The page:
The American cartoonist, Walt Kelly, seems to be remembered largely for the utterance of his possum cartoon character, Pogo, who proclaimed, “We have met the enemy and he is us!” Kelly contrived Pogo, who lived in a swamp, to say this to highlight the human degradation of the physical environment.
I am not denying that was an insightful statement but if he had been a little more prescient he might have recognised that the statement was also true of how we manage our psychic environment. Certainly from my point of view most of our human suffering results from our own wrong-minded thinking. Our pain emanates from our own aberrant thoughts.
I have written in previous essays about the fact that we ascribe meaning to our worlds and the events that transpire within them. As the good Dr Phil says, “Nothing comes to us with its meaning attached.” The meaning we attach to things is largely fashioned by our world-view. Our world-view in turn is an internal construct. Thus in many ways how we experience our exterior world is determined by the state of our interior world. It is therefore a truism to say that if we don’t like our world it is not usually the world that has to change but us!
So it is therefore easy to agree with Pogo in a far broader sense. And how often have we heard people say, “He is his own worst enemy!” not understanding how broadly true this is if a person holds an inappropriate world-view.
Buddhism talks of Kleshas which are the afflictive emotions we all experience that cause us pain including such things as greed, anger, hate, delusion, conceit and so on.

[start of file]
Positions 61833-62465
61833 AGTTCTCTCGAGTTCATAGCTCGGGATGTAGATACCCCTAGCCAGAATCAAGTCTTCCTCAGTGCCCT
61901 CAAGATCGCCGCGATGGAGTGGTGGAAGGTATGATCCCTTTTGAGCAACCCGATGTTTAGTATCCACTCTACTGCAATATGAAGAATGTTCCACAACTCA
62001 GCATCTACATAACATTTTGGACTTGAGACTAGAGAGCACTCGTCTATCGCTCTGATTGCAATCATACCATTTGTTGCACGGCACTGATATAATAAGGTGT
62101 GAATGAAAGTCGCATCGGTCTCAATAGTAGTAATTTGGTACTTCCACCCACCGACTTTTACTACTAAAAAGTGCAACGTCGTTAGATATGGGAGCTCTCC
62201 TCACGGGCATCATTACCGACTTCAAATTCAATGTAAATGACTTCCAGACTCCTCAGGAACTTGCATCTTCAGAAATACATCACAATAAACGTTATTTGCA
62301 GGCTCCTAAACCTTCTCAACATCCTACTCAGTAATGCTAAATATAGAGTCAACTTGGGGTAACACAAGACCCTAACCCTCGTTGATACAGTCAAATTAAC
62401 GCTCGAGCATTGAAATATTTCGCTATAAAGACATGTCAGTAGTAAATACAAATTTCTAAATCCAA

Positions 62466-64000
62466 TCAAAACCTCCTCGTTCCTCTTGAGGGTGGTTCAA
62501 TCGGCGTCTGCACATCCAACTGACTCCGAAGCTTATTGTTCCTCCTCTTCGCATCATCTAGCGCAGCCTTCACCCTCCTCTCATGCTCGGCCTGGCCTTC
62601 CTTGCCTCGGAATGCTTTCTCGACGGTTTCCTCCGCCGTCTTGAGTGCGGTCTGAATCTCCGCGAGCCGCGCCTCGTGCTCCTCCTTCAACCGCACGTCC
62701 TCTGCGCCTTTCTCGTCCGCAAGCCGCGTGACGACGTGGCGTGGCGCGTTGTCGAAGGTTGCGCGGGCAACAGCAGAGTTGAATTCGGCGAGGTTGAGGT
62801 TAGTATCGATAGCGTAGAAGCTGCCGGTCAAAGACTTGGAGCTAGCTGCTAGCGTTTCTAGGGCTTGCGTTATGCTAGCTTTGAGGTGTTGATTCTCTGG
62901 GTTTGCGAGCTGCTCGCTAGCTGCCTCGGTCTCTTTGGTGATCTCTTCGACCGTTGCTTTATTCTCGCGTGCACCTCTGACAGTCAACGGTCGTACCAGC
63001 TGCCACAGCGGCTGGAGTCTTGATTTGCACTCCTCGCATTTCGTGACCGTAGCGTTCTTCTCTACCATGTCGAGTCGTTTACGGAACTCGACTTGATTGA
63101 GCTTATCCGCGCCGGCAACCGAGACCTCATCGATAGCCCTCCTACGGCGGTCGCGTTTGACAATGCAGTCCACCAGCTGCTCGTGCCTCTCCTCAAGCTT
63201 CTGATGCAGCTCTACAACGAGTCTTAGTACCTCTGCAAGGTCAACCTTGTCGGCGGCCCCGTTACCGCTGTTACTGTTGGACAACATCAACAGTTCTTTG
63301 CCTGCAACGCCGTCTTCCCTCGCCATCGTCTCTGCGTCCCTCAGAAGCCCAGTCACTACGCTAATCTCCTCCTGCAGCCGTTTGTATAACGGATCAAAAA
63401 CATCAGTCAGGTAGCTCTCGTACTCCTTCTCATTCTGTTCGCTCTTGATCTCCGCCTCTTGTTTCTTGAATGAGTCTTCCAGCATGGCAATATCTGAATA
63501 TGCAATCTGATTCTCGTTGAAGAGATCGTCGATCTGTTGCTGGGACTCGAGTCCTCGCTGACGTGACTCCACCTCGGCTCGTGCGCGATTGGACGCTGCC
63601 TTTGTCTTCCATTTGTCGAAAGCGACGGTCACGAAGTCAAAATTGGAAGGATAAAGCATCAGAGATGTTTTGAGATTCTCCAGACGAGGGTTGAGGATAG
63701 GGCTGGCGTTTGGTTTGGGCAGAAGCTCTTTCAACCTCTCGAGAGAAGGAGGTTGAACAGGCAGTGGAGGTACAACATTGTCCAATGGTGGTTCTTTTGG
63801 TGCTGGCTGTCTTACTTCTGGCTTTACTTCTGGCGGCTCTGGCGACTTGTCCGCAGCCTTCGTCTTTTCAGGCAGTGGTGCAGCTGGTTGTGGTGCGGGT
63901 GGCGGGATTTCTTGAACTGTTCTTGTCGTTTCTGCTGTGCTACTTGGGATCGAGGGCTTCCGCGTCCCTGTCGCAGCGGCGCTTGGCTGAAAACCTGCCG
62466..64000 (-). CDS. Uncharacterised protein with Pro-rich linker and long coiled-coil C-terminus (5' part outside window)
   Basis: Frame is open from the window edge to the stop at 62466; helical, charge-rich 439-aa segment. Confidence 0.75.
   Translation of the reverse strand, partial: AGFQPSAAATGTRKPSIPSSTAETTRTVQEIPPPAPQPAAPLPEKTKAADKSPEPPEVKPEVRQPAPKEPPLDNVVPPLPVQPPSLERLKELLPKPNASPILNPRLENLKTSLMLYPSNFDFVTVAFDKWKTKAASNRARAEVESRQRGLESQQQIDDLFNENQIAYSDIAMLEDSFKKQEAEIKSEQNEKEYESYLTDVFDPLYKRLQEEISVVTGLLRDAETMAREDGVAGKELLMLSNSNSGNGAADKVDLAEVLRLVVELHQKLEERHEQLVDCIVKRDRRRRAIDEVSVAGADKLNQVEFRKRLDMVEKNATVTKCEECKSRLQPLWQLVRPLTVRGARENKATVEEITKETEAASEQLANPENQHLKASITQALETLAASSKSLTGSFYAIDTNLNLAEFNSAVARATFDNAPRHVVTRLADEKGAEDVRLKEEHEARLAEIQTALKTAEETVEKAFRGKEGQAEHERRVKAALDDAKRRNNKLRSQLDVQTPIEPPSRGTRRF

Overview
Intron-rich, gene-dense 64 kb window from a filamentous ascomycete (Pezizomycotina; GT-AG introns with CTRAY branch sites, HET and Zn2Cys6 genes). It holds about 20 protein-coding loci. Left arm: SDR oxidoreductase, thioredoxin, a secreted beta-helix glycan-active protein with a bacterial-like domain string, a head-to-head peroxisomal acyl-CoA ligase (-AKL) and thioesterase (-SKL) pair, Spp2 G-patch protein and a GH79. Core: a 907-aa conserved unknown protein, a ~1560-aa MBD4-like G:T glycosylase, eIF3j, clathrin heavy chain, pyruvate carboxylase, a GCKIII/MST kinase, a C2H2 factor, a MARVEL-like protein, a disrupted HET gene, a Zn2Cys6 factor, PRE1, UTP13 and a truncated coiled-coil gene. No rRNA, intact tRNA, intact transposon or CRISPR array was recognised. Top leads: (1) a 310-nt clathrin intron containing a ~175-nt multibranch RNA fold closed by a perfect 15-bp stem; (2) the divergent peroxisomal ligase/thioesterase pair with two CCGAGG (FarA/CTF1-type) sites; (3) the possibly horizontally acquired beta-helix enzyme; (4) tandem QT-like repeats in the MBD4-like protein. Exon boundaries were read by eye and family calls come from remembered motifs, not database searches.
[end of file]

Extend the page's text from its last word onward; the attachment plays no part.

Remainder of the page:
Most of us in our ignorance and lack of awareness believe that we are the passive receivers of such emotions. Buddhism understands that these afflictions arise from an untrained mind and offers techniques to demonstrate how the mind might be conditioned to resist such emotions. In essence it recognises that the problem is not “out there” but “in here”!
Let us take a example.
Suppose in my discourse with someone they utter some derogatory remark.
How am I to deal with this?
There are probably at least three responses.
The first response, which is typical from the unaware and those who are ignorant of the true nature of humanity will be to be offended. My fragile sense of self is threatened and I respond angrily, self-righteously and defensively and as a result mount an attack against my supposed accuser. The person, responding with anger, sees you as an enemy to be protected against or overcome.
The second response is probably a little more enlightened but also a response in defence of my ego. It reflects the fact that I believe I am better than my protagonist and as a result I am able to “turn the other cheek”. They behave badly towards me out of malice and they need to be corrected. Because of my righteousness I will allow them some latitude because they are not as enlightened as I am. Because I know what is “right”, it is obvious what behaviours I should approve of and what I should abhor. It is then obvious who I should praise and who I should condemn. A person using this response does not see you so much as an enemy but acts more like a parent disapproving of your action and seeking to have you change.
The third response would be to acknowledge that I am just as vulnerable as the other. Their mistake is one I can just as easily fall into if I drop my awareness. Such a response results in us being non-judgmental, quiet and reasonable in all our interpersonal relationships. Would not the lack of judgment enable those with behavioural problems to assess them more objectively without rancour or the distraction of ego-defense?